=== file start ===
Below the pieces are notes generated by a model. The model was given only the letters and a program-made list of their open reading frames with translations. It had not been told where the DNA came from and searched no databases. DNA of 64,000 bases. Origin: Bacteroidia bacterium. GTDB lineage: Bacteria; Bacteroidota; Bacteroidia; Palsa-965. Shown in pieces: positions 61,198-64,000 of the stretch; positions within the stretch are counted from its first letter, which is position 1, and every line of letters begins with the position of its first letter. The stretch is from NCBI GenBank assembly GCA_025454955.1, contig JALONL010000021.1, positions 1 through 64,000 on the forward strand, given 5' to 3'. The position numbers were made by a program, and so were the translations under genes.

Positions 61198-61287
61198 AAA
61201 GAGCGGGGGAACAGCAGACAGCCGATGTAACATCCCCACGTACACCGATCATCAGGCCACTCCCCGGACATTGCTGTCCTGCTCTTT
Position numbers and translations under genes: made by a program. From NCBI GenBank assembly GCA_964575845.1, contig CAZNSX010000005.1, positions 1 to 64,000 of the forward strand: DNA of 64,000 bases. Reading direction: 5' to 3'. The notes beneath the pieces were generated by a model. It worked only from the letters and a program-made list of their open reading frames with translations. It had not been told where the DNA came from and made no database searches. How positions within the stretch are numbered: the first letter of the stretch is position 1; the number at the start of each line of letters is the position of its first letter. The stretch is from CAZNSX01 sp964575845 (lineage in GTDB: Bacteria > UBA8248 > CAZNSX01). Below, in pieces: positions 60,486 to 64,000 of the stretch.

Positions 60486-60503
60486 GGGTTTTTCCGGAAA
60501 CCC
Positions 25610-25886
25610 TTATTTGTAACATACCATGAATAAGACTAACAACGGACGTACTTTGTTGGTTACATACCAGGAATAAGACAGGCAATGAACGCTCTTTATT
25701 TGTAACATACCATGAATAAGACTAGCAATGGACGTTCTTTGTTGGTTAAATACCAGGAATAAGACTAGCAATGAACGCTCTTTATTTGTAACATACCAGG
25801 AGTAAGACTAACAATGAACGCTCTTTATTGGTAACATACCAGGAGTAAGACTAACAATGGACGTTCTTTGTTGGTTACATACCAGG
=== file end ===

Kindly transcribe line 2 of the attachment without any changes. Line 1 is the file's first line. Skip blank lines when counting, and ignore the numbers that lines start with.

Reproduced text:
Positions 61198-61287